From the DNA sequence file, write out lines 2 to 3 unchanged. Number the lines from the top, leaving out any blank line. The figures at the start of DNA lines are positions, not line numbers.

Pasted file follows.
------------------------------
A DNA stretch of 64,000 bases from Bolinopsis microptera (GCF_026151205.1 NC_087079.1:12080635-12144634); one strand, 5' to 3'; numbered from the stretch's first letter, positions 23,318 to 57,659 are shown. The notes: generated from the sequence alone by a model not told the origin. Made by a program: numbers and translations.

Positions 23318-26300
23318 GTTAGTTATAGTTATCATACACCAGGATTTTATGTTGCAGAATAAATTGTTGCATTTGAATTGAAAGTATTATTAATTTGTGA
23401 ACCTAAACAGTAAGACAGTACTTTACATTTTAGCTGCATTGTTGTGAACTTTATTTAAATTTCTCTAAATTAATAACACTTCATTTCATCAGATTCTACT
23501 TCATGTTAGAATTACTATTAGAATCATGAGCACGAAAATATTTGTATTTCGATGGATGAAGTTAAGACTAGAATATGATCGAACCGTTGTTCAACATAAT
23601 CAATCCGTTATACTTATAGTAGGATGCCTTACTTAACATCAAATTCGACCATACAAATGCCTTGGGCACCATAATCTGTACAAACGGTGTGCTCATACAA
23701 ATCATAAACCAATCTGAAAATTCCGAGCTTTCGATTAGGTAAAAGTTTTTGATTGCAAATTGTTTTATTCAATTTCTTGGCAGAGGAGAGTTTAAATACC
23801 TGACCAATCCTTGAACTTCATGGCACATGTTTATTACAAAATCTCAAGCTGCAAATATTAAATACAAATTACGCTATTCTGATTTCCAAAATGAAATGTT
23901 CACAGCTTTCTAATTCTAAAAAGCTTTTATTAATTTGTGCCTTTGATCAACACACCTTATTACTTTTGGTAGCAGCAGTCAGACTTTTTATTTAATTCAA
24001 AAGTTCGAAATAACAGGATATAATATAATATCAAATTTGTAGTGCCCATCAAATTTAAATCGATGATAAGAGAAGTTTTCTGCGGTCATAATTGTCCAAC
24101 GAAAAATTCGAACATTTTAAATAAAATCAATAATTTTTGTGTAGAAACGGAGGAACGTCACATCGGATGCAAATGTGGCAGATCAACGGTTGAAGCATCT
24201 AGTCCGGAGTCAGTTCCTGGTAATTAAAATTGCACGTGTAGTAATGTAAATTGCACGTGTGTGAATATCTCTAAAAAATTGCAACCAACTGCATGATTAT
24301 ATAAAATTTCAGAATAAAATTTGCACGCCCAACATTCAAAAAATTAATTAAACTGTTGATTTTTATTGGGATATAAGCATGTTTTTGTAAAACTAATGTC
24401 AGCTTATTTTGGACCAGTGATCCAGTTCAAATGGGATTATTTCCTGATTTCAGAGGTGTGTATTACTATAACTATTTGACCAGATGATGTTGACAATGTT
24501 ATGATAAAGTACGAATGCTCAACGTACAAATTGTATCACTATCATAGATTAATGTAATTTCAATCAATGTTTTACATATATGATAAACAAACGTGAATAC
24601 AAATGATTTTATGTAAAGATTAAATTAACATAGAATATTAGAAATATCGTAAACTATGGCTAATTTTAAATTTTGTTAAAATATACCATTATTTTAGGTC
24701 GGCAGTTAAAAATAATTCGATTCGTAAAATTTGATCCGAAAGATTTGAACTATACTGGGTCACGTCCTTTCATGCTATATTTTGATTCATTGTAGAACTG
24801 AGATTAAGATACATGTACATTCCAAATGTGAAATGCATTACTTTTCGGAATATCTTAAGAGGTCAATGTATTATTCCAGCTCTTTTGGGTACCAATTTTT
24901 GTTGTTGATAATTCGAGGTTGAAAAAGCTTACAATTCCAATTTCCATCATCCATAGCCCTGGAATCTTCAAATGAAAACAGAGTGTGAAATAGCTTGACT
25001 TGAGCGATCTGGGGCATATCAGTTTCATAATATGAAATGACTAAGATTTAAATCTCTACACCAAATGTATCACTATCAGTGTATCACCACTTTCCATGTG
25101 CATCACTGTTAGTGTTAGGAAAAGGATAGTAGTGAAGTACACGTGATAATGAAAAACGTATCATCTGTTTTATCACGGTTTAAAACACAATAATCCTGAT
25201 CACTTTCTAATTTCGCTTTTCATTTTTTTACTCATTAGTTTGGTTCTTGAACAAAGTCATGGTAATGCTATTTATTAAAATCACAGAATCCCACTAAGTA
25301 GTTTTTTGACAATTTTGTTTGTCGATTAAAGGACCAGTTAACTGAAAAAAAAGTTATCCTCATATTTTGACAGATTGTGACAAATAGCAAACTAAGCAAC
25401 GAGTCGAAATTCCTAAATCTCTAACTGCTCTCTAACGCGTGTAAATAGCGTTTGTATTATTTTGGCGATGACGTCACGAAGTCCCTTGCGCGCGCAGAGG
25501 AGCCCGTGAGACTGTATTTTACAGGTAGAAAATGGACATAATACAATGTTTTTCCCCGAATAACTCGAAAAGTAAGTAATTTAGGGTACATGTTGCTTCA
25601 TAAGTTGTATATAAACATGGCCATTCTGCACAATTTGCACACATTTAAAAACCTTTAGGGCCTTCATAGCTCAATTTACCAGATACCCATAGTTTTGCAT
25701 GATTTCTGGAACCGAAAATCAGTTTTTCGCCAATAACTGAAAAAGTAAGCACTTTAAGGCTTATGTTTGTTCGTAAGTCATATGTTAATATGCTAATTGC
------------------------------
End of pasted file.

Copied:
Positions 23318-26300
23318 GTTAGTTATAGTTATCATACACCAGGATTTTATGTTGCAGAATAAATTGTTGCATTTGAATTGAAAGTATTATTAATTTGTGA